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National Food Strategy

Regulation of the American food system is marked by inequality and inefficiency. There is no federal “food” agency; instead, food is regulated by fifteen different agencies under myriad federal laws, resulting in conflict, inefficiency, and redundancy.  

Multiple agencies regulate food safety, production practices, agricultural workers, health and nutrition, environmental impacts, and trade, among other issues. Federal agencies have taken some steps to coordinate on discrete food system issues, yet none of these initiatives has led to a comprehensive strategy that holistically addresses critical food system challenges. The need for a coordinated federal approach to food and agricultural law and policy has increased dramatically since 2017. Our food system has been in crisis for years; given the effects of the COVID-19 pandemic coupled with the strong, sustained efforts to address systemic racial inequality that raise significant food system issues in the U.S., our nation can no longer afford to postpone strategic food system planning.   

Our Approach

The Food Law and Policy Clinic (FLPC) advocates for the creation of a U.S. National Food Strategy. In 2017, FLPC and Vermont Law School’s Center for Agriculture and Food Systems developed a Blueprint for a National Food Strategy to provide a procedural framework for comprehensive food system law and policymaking. It provided an overview of U.S. food system regulation and identified inconsistencies in some of these laws and authorities. It offered recommendations for a coordinated solution based on an analysis of selected domestic and international models.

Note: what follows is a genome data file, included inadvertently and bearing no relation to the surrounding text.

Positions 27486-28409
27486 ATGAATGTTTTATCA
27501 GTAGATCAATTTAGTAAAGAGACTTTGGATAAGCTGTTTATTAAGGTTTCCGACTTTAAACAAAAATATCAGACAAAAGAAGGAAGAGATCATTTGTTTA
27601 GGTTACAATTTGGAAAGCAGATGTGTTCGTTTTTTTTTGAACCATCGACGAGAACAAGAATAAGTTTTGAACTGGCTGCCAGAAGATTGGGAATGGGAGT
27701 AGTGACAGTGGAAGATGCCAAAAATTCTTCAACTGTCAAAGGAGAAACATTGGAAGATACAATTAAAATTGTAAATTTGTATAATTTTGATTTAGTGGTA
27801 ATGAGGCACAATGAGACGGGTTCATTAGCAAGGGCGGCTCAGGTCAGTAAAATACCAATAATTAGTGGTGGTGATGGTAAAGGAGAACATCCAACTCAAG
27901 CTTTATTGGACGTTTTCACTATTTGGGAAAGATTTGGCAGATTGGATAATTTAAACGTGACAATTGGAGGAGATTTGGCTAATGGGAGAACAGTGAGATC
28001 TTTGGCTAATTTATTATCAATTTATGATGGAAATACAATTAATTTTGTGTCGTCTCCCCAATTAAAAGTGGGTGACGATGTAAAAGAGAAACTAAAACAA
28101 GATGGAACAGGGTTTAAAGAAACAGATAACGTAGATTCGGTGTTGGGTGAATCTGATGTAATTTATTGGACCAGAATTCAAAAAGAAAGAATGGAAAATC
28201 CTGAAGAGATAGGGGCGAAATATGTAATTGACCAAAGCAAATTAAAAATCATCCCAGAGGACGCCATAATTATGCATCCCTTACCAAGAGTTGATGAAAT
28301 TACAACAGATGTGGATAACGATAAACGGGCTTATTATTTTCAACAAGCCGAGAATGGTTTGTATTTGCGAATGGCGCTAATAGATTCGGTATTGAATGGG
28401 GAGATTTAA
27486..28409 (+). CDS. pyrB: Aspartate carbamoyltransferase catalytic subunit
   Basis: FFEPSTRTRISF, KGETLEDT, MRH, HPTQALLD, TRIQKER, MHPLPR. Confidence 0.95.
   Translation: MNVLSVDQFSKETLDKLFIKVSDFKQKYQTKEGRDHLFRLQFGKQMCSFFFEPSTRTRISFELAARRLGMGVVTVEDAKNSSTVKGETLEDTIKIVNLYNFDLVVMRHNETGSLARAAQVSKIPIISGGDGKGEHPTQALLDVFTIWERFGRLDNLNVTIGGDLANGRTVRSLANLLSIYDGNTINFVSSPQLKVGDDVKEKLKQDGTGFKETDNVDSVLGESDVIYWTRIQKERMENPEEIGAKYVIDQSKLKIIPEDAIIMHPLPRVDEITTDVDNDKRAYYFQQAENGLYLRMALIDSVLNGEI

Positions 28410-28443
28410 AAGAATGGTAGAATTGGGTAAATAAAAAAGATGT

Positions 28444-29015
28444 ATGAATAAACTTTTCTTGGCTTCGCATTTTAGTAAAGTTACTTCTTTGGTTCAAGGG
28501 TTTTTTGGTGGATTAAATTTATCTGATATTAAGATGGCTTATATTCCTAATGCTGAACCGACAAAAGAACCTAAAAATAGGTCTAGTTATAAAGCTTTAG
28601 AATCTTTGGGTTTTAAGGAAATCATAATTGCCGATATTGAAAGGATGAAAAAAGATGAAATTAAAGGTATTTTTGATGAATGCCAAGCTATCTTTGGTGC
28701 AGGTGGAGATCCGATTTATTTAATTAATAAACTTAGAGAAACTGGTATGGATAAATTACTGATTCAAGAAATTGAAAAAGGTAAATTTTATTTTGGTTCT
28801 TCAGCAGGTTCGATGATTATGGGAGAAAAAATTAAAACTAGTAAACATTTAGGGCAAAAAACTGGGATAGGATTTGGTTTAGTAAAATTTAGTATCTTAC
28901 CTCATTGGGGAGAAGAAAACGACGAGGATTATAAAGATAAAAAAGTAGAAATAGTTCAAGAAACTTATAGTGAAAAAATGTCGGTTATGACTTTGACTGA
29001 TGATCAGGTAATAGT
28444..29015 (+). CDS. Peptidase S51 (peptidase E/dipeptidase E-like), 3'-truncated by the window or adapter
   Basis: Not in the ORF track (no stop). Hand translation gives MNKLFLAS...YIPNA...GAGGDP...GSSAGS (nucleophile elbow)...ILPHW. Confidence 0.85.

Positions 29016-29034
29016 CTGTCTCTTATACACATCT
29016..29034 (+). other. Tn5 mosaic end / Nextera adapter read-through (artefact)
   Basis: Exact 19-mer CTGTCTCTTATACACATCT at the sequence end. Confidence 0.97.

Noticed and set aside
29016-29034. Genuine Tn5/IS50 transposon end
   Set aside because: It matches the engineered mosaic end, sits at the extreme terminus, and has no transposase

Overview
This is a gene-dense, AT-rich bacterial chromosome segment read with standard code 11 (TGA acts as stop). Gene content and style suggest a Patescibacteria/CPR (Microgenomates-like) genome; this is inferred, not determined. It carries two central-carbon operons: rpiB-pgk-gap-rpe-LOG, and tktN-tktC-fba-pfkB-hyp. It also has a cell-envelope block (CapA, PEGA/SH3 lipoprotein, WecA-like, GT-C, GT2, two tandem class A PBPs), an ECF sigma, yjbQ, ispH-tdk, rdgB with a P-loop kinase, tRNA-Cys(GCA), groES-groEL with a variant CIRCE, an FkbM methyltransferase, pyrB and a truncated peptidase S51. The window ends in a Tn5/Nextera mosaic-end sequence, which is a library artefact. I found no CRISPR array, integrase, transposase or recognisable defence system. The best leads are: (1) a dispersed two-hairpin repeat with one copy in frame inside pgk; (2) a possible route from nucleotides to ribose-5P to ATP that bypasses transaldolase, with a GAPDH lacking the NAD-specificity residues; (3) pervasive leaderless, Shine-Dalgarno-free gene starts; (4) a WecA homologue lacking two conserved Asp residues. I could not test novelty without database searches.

In 2020, The Urgent Call for a U.S. National Food Strategy was developed to illustrate the need for a coordinated federal approach to food and agricultural law and policymaking through an analysis and review of new domestic strategies and coordination approaches and international food strategies developed since 2017. In addition, the report considers some of the major impacts of the COVID-19 pandemic on the food system – disproportionate food insecurity affecting BIPOC communities, alarming rates of infection among food and agricultural workers, significant threats to farm income, a dramatic increase in food waste – to consider how these issues demonstrate both an urgent need for a national food strategy and how they might have been alleviated and addressed more quickly with the kind of coordinated food system leadership a national food strategy would provide.

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